In last week’s article I talked about what trailer sway is, and I ended the article by listing some of the most important items associated with trailer sways. This week we want to discuss some of the ways to help control trailer sway based on these causes for trailer sway.
If you missed last week’s article you can read it here: Trailer Sway; What It Is & How To Control It
The most important items associated with trailer sways are:
a) underinflated tires
b) improper weight distribution
c) improper hitch adjustments
d) no sway control
e) air pressure from transfer trucks passing
f) long downhill (descent)
g) lateral wind
h) towing speed
i) inadequate towing vehicle
j) overload conditions
k) hitch to tow vehicle rear axle distance
l) poor trailer design
m) Mismatched tow vehicle & trailer
n) Not completing trailer/tow vehicle checklist
So, to help avoid trailer sway, we recommend the following remedies:
a) Underinflated tires: Never leave on a trip without a tire inspection. If necessary, adjust the inflation pressure according to manufacturer recommendation. Always check and inflate tires when they are cold, before traveling more than one mile. Whenever you stop, inspect the tow vehicle and trailer conditions to include tire conditions. Check tire and hub temperature. In case of abnormally hot tires, or hubs there is something wrong. It may be bearing problems, underinflated tires or axle overloads. Try to identify the problem and correct it.
b) Improper weight distribution: When a trailer is manufactured it has very stringent weight balances. When you add after-market equipment or load the trailer try to balance the loaded weight from side-to-side and front to back. Bad lateral weight distribution can provoke sways and bad front to back weight distribution may generate up/down sways (Figure 3). Remember that the weight over the hitch ball should be 10 to 15% of the total loaded trailer weight. If the trailer has less than 10% tongue weight, load more weight towards the front of the trailer.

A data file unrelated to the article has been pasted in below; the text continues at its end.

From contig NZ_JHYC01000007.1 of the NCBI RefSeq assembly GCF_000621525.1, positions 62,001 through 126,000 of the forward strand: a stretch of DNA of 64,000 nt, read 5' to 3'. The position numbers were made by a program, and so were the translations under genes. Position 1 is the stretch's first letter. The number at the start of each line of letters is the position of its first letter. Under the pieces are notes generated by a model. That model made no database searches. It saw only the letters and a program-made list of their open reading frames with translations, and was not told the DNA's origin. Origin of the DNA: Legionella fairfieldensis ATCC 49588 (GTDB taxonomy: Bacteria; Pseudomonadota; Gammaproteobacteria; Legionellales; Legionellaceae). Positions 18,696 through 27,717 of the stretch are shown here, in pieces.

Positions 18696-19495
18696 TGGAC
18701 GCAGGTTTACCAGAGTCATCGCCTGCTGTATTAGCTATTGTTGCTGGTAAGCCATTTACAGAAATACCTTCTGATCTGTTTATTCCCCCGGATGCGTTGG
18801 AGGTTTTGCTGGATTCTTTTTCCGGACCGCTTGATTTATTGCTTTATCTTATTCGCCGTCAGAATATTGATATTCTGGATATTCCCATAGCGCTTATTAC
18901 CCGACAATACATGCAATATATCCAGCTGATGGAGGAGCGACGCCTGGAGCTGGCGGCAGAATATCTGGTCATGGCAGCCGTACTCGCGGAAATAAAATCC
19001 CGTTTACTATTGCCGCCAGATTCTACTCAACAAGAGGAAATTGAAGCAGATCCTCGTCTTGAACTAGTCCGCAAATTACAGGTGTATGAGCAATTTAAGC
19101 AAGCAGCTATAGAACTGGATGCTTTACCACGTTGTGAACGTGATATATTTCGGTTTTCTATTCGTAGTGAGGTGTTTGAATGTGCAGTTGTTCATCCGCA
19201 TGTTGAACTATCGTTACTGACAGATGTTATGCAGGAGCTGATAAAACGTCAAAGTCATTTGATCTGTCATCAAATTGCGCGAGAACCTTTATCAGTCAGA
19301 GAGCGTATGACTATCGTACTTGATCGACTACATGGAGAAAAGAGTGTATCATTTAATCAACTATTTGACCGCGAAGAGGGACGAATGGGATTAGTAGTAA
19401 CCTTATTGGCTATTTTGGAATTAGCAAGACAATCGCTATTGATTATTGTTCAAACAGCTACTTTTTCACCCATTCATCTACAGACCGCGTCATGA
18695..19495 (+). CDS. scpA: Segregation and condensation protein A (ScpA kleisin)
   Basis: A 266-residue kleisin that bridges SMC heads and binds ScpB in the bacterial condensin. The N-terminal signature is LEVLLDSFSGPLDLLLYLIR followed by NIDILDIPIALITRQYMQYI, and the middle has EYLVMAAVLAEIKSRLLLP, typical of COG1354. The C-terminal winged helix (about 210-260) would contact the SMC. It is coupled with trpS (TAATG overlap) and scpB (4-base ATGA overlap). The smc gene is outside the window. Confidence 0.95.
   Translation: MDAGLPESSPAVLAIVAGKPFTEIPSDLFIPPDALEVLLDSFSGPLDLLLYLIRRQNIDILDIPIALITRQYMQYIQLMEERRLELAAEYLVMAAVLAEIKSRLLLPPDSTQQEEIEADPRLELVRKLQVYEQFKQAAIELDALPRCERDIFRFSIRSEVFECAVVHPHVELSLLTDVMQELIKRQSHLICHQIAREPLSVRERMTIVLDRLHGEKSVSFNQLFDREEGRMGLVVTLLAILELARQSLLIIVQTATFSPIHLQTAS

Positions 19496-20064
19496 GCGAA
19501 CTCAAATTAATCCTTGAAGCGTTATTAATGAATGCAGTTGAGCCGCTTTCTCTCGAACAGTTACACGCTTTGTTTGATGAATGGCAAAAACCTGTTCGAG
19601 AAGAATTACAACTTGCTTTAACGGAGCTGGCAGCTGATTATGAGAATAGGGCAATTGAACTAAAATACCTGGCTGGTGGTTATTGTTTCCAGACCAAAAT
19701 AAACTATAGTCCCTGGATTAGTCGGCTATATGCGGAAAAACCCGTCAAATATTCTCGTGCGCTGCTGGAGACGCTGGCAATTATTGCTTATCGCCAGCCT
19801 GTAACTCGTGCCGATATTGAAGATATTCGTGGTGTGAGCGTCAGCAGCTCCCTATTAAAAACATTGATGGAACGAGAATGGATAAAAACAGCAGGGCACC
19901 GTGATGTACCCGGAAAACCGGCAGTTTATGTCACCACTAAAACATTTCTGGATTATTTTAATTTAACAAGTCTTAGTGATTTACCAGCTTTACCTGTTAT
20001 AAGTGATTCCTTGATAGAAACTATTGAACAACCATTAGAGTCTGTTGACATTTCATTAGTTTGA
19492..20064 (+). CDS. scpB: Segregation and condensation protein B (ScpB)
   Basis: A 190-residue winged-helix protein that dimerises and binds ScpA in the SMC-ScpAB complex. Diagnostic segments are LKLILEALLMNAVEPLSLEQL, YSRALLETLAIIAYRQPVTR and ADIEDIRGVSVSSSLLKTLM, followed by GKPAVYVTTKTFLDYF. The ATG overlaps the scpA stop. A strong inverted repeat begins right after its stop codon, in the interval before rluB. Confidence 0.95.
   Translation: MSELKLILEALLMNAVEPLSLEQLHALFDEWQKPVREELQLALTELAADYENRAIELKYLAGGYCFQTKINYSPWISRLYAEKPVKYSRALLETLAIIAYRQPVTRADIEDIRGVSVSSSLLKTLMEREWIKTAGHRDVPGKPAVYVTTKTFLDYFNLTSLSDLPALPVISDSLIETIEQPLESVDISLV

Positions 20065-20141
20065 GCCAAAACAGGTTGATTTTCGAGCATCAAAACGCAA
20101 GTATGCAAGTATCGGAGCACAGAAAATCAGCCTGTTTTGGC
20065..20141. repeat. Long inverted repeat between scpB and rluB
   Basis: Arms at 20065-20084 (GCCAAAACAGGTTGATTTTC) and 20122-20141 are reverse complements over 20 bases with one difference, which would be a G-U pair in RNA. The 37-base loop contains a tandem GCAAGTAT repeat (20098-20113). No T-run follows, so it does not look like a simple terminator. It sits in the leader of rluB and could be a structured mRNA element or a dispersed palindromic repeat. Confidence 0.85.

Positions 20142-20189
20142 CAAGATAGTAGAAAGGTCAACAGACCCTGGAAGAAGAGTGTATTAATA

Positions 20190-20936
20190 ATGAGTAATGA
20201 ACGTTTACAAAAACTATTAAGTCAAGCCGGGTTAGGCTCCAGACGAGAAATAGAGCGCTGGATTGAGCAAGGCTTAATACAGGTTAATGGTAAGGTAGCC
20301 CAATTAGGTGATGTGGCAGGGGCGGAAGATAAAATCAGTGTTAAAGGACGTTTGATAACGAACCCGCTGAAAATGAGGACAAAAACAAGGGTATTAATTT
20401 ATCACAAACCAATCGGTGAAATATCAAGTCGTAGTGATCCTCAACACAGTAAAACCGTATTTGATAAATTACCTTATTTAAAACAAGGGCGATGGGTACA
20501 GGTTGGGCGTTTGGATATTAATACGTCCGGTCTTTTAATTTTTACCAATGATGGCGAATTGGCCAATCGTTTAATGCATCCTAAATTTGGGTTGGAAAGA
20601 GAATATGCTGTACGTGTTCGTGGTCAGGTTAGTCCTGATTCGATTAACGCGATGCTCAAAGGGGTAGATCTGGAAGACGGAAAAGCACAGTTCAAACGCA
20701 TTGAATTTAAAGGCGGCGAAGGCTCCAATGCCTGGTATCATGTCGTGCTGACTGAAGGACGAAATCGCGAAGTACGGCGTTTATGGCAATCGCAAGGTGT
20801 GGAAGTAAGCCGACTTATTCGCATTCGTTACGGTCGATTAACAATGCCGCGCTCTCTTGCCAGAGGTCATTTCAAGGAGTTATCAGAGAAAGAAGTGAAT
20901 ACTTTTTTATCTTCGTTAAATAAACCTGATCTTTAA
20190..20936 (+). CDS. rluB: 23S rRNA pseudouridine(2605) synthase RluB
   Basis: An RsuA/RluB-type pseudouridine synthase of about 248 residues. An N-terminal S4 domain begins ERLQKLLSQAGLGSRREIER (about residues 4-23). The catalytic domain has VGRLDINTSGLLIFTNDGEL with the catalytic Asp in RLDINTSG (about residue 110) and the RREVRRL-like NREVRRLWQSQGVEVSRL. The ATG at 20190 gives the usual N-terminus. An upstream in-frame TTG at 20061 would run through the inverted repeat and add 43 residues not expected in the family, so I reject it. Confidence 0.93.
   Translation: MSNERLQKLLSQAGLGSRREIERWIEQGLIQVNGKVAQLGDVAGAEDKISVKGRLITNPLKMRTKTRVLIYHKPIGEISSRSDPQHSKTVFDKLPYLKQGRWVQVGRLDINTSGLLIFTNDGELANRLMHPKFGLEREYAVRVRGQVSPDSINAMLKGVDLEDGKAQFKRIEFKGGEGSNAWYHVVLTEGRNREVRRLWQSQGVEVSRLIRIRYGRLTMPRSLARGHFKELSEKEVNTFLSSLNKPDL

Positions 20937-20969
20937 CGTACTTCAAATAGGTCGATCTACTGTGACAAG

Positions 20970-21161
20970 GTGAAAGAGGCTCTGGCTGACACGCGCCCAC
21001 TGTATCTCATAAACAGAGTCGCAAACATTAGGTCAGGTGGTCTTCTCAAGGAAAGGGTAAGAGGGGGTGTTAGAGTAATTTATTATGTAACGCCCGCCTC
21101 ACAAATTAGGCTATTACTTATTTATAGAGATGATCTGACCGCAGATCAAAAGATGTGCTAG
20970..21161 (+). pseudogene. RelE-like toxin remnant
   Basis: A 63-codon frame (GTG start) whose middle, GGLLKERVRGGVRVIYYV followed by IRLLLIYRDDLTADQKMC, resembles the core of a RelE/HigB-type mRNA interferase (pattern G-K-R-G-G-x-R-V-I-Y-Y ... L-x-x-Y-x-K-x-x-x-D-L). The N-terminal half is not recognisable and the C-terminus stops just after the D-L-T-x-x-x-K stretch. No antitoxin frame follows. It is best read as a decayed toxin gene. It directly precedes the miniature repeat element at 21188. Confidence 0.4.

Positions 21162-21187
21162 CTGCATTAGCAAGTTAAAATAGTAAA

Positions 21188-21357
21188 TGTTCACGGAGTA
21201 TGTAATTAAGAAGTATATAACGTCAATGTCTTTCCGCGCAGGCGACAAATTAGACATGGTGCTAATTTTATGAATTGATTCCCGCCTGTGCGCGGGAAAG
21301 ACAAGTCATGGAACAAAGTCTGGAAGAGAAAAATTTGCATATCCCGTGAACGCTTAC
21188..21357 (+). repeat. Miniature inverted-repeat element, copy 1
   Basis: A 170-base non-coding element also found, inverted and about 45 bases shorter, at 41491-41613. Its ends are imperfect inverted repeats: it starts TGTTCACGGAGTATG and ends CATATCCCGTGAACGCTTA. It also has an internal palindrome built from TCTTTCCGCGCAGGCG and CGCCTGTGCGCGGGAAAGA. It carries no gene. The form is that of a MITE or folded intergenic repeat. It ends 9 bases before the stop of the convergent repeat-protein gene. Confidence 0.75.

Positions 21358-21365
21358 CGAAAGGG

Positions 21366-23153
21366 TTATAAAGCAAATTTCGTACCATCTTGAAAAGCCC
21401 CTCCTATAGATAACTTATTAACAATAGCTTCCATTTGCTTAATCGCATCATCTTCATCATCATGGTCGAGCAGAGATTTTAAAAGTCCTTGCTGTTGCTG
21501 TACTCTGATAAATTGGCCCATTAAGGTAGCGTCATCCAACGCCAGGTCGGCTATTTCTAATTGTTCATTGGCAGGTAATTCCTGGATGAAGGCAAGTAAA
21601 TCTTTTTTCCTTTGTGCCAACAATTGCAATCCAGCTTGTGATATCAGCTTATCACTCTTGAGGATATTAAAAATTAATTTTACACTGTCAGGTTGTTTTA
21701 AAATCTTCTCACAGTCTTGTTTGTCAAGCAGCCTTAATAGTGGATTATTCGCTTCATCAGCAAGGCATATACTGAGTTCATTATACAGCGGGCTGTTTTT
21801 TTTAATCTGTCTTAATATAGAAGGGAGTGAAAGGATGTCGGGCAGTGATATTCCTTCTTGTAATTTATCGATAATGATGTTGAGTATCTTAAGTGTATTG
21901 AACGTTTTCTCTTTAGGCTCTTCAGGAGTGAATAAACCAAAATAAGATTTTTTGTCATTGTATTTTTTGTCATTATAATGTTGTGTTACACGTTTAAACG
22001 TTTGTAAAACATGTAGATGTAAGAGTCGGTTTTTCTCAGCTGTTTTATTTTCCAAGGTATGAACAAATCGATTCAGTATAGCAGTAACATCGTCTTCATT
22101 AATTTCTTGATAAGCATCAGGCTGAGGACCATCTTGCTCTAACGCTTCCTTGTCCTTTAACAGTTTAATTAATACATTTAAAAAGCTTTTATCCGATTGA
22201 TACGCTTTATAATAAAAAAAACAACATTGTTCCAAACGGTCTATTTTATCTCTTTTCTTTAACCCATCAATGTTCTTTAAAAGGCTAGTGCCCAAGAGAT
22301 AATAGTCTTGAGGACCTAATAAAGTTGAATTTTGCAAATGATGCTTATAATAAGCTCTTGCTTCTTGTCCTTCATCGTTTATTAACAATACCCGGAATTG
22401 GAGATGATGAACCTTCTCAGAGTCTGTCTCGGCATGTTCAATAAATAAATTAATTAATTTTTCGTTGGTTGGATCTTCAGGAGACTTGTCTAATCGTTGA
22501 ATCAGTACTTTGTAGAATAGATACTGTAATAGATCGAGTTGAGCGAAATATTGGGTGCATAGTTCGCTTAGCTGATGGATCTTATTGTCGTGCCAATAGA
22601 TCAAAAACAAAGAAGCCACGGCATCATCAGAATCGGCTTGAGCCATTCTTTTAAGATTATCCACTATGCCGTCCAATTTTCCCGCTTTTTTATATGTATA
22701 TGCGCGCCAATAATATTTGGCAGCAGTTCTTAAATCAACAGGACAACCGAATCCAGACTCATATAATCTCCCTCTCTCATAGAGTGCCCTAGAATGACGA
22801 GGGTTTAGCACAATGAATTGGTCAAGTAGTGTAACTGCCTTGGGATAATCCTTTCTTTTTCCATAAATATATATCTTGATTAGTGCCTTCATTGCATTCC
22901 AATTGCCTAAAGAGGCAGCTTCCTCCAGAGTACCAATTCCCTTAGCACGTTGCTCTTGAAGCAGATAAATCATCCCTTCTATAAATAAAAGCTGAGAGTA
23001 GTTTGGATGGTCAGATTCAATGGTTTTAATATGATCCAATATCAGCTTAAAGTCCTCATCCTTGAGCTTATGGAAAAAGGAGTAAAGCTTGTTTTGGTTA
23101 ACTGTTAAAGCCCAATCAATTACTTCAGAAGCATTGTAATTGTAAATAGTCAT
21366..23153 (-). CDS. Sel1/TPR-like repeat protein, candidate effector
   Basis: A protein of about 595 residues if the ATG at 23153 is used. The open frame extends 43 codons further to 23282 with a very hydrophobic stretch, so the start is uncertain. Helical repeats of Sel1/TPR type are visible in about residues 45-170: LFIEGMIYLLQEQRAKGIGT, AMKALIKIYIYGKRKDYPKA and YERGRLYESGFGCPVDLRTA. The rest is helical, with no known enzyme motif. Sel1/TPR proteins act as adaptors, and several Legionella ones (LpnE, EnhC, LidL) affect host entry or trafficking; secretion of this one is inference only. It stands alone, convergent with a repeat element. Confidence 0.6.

c) Hitch adjustments: Whenever using a weight distribution hitch it is extremely important that it is adjusted properly. If you are not sure how to adjust the hitch components take it to an authorized RV service center to have it adjusted.
d) No sway control: Sway controls help to limit the possibility of sway starting. Whenever possible have a sway control installed and make sure you understand how to adjust it.
e) Transfer trucks passing: Large trucks will pass you and you need to be prepared to make slight steering adjustments. When a truck passes you the main factor is the air displacement. The air pressure coming off of the truck pulls and pushes against the trailer. Try to observe wind intensity and direction, as well the air moisture which is the main villain. Humid air is heavier and increases lateral trailer displacements when being passed. Being aware of the situation is the best defense. Be prepared to make slight steering corrections, but do not over steer.
f) Long downhill (descent): When descending inclines reduce your speed, use a lower gear and apply weak vehicle braking, if necessary. Never do any abrupt vehicle braking. Continued use of the vehicle brakes can cause them to fade and not work properly. It may be necessary to manually activate the trailer brakes periodically to help slow down and/or to control sway. Slowly slide the brake lever over to activate the trailer brakes. It is important to manage a safe and manageable speed when descending inclines.
g) Lateral wind: Strong cross winds and windy days in general can be very dangerous when towing a trailer. It is better not to travel on very windy days. If you do experience lateral wind reduce your speed substantially and remain alert.
h) Towing speed: It is difficult to state what a safe speed is when towing a trailer. There are many variables, but not exceeding a speed of 60 miles/hour is a fair assessment. Use lower speeds if the traffic conditions are not normal (lateral winds, high humidity, rain, road conditions, downhill, etc).